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Social, emotional and mental health

Are you worried about school, friendships or home? If you need to talk to someone, or help to make friends and be more active, then the groups below can help. There is also advice for parents of children who need help and support.

Local organisations

  • EMU is for over 18s and challenges stigma on mental health, promoting social integration and working towards more positive images of people with mental health problems
  • Enfield's Children's Centres provide activities for young children as well as access to a range of early childhood services
  • Enfield Saheli offers support and advice to women in Enfield and neighbouring London boroughs. The charity is run by women for women, with special emphasis on support for Asian women of all ethnicities
  • Enfield Turkish Cypriot Association offers support on health, disability, family, employment, education, youth, identity and repatriation to Cyprus. They also give advice on welfare benefits and rights too.
  • Enfield Women's Centre offers support to vulnerable and disadvantaged women and their families living in Enfield. They provide a range of activities and services for women to have fun and make changes in their lives, through learning new skills to work towards economic independence.
  • Mind in Enfield offers a range of services for young people with mental health difficulties or who are struggling with their mental wellbeing. Services include counselling, advocacy, and housing.
  • Well Happy is an app providing easy to access information about health issues to young people. It's designed for people aged 12 to 25 who are concerned about mental and sexual health, drugs, alcohol and smoking.
  • Youth Enfield is where young people can find information, advice and guidance on a whole range of activities, programmes and services available in Enfield

National organisations

  • ChildLine is a free 24-hour counselling service for children and young people up to under 19. You can call, talk to a counsellor online, send an email or post on the message boards.
  • Dad info for fathers gives free expert advice and support from legal issues, child development to financial advice and everything in between
  • Family Lives offers parenting and family support, online chats, a helpline and parenting classes
  • Gingerbread supports one parent families. They provide free membership and run local friendship groups. There is also an online forum, or you can read stories and advice from other single parents.
  • MeeTwo App provides peer support through social media, promoting mental well-being of young people. MeeTwo works in partnership with Young Minds and the NSPCC.
  • MindEd is a free educational resource for adults on children and young people's mental health
  • Mum info is an informational resource for mums and soon-to-be mums
  • NSPCC is a charity campaigning and working in child protection
  • Samaritans is a 24-hour telephone helpline offering emotional support to people experiencing distress or despair
  • The Mix offers free information and support for young people aged 13 to 25 about sex, relationships, drugs, mental health, money and jobs
  • Think U Know is a guide to Internet safety and safe surfing for young people (5 to 14+)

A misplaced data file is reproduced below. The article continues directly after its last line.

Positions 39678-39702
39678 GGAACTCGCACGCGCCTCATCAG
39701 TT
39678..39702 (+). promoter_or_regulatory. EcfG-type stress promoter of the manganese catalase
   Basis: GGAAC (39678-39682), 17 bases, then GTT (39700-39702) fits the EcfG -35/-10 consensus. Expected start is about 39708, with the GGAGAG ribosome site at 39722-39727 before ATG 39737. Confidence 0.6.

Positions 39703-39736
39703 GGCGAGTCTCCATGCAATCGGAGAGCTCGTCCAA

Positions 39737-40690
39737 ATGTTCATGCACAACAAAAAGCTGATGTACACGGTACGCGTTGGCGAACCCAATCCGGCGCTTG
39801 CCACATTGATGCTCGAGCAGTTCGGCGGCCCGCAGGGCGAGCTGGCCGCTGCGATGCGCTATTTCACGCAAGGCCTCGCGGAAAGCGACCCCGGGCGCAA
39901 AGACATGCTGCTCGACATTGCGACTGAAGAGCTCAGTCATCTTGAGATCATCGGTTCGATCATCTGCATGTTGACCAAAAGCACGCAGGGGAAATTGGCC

• Young Minds is the UK's leading charity committed to improving the emotional wellbeing and mental health of children and young people
  • Young Minds for Parents gives advice and support for parents worried about their child's behaviour, emotional problems and mental health
  • Young Sane is a virtual community that focuses on mental health for people under 25. They highlight issues relevant to young people and talk about their unique needs. It celebrates the ingenuity, passion and dedication of young people who have made a commitment to tackling mental health stigma and changing mental health for good.
  • Youth Access provides details of local youth counselling services for young people aged 12 to 25. Their online search will help you find your nearest service.


Mindfulness is a technique which can help people manage their mental health or simply gain more enjoyment from life. It involves making a special effort to give your full attention to what is happening to your body, mind or surroundings, in the present moment. Mindfulness describes a way of approaching our thoughts and feelings so we become more aware of them and react to them differently.

  • Headspace is an app for meditation made simple. You can learn online or on your phone, when you want, wherever you are, in just ten minutes a day.

Activities to improve health and wellbeing

The Youth Alive programme (PDF) is for children and young people aged 10 to 19 who live or study in the Edmonton ward. It encourages them to look after their wellbeing, build their confidence and happiness, feel empowered, learn a new skill and take part in physical activities.

Through the programme, children and young people can take part in activities including basketball, football, cooking, acting and drama lessons. All activities will be carried out in line with Public Health England guidance on coronavirus infection, prevention and control.

Children and young people will be referred to their local health champion, who will discuss what the child or young person's interests are, and signpost them to free or low-cost activities. To take part, you can complete a referral form (PDF) and send to a link worker via email at socialprescribing@enfieldva.org.uk. Alternatively, you can telephone 020 8373 6268. Following the referral process, a young person will be contacted by a specialist Health Champion.